Appeal from the United States District Court for the Southern District of California John A. Houston, District Judge, Presiding D.C. No. 3:05-cv-00171-JAH-RBB
The opinion of the court was delivered by: B. Fletcher:
Argued and Submitted June 6, 2011-Pasadena, California
Before: Betty B. Fletcher and N. Randy Smith, Circuit Judges, and James S. Gwin, District Court Judge.*fn1
Opinion by Judge B. Fletcher; Dissent by Judge N.R. Smith
Appellant Arrow Financial Services ("Arrow") appeals the district court's decision, on summary judgment, that letters sent by Arrow to nearly 40,000 California residents constituted "false, deceptive, or misleading representation[s] . . . in connection with the collection of any debt" in violation of the federal Fair Debt Collection Practices Act ("FDCPA"), 15 U.S.C. § 1692e. It also appeals a jury's award, after trial, of statutory damages under both the FDCPA and California's Rosenthal Fair Debt Collection Practices Act ("Rosenthal Act"), California Civil Code § 1788 et seq. Arrow contends that the Rosenthal Act does not permit class actions, and that permitting class plaintiffs to recover statutory damages under both the FDCPA and Rosenthal Act violates the FDCPA. We have jurisdiction under 28 U.S.C. § 1291. We disagree with Arrow's contentions and affirm the district court.
Arrow Financial Services is a debt buyer and collector. It purchases consumer debts that have been written off by the original creditor. Most debt buyers acquire the debts for a fraction of the balance, but then attempt to collect the entire debt.*fn2 In 2002, Arrow purchased a portfolio of debts owed to health clubs. All of these debts were more than seven years old; accordingly, pursuant to the Fair Credit Reporting Act, 15 U.S.C. § 1681c(a)(4), none of these debts could be reported to a credit reporting agency. They were, to use industry parlance, "obsolete." Fed. Trade Comm'n v. Gill, 265 F.3d 944, 948 (9th Cir. 2001) (citing 15 U.S.C. § 1681c(a)). As a general practice, Arrow does not report obsolete debts. In 2004, Arrow attempted to collect on this portfolio of debts by sending substantially identical letters to nearly 40,000 California residents. One of those residents was Johnny Gonzales, the named plaintiff in this action. The letter informed Mr. Gonzales that he owed a "PAST DUE BALANCE" to "Holiday Spa of Calif". It stated:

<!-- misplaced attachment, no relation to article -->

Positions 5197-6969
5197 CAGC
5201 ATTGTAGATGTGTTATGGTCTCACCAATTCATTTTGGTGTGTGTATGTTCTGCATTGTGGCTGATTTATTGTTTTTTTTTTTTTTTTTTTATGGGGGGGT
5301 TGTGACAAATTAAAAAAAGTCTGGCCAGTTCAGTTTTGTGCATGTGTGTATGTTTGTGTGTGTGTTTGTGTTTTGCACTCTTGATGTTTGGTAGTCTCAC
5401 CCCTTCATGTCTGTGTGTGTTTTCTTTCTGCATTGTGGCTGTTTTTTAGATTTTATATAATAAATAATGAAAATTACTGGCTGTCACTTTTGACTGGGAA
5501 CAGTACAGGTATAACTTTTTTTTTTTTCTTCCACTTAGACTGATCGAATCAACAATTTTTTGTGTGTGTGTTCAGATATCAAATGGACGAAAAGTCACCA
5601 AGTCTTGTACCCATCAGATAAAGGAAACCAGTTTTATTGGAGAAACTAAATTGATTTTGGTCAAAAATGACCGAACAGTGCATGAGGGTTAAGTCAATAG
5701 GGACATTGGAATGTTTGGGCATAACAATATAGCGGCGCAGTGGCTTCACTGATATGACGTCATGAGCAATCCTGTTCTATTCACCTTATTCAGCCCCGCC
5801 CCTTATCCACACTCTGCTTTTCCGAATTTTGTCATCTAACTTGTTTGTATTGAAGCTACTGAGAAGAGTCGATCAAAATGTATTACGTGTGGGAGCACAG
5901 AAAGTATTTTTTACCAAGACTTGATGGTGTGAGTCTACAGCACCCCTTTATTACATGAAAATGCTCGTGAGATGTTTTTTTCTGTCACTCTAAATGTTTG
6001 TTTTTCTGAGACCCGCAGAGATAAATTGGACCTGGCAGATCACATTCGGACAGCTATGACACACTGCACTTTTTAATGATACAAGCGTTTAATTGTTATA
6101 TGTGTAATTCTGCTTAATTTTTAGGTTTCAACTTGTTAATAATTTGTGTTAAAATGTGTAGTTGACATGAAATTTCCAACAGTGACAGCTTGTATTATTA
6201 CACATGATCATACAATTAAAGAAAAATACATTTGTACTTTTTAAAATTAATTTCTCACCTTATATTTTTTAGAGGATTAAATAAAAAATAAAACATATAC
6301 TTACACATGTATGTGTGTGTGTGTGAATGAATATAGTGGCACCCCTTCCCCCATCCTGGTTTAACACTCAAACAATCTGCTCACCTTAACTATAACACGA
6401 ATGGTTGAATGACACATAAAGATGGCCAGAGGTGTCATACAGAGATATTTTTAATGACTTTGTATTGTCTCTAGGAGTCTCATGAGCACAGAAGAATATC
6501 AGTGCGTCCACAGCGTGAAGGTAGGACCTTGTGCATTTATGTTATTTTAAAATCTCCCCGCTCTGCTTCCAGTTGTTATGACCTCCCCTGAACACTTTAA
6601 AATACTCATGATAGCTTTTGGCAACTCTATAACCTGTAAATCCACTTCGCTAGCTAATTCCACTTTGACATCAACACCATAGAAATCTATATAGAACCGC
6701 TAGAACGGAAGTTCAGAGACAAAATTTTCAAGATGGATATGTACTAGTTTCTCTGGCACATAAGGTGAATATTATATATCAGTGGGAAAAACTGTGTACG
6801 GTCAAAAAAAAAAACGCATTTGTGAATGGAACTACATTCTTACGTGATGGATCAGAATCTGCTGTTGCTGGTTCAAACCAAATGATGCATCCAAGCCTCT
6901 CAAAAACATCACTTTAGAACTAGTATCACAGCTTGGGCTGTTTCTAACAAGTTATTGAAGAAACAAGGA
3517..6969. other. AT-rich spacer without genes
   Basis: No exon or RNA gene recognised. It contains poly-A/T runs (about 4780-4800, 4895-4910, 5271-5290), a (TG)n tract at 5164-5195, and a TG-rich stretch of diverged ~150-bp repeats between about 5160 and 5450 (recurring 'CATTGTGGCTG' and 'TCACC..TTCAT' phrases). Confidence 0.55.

Dear JONNY [sic] GONZALES,
At this time we are willing to settle your past due account for 50% of the full balance and accept this amount as settlement of the referenced account. The settlement amount must be made in one payment and received by our office on or before May 28 2004.
*** Settlement Amount $276.48 You Save $276.49 ***
Upon receipt of the settlement amount and clearance of funds, and if we are reporting the account, the appropriate credit bureaus will be notified that this account has been settled. Please mark the appropriate box below.
1. [ ] Enclosed find payment for the above-stated settlement amount. By depositing this payment in the sum of $276.48, you have accepted this as settlement. When my funds clear, and if you are reporting the account, you will notify the appropriate credit bureaus of this settlement.
Should you have any questions, please feel free to contact me . . .
Important notice required by law: This agency is engaged in the collection of debts. This communica- tion is an attempt to collect a debt and any information obtained will be used for that purpose.
Finally, in bold letters, the letter instructed Gonzales to "Please see reverse side for important information." The "important information" was the following: "NOTICE TO CALIFORNIA RESIDENTS: As required by law, you are hereby notified that a negative credit report reflecting on your credit record may be submitted to a credit reporting agency if you fail to fulfill the terms of your credit obligations." Id. at 90. All in all, the letter refers to credit bureaus three times. It twice states that if Arrow is reporting the debt, it will notify credit bureaus once the settlement funds clear, and also provides a notice that if a consumer fails to fulfill his credit obligations, negative information may be submitted to a credit reporting agency.
On receipt of the letter, Gonzales conducted an independent investigation and determined that Arrow could not legally report the debt to any credit bureau. On January 28, 2005, Gonzales filed suit on behalf of himself and a putative class, claiming violations of the FDCPA and the Rosenthal Act, because the letter would likely cause recipients to believe that their failure to pay the debts would result in negative credit reports. The district court certified a class to include 39,727 similarly situated Californians, and designated Gonzales as the class representative. On June 8, 2007, the district court granted summary judgment to Gonzales on the issue of liability under the FDCPA and the Rosenthal Act.
The district court then held a jury trial to determine the amount of damages. The court instructed the jury that class members could receive separate statutory damages pursuant to the FDCPA and the Rosenthal Act claims. The jury awarded Gonzales $250 on the FDCPA claim and an additional $250 on the Rosenthal Act claim. It awarded the class members $112,500 on the FDCPA claim and $112,500 on the Rosenthal Act claim. The total damages awarded were $225,500.
We review the district court's grant of summary judgment de novo. Travelers Cas. & Sur. Co. of Am. v. Brenneke, 551 F.3d 1132, 1135 (9th Cir. 2009). Summary judgment is appropriate where "there is no genuine dispute as to any material fact and the movant is entitled to judgment as a matter of law." Fed. R. Civ. P. 56. We review questions of law, including the district court's interpretations of the ...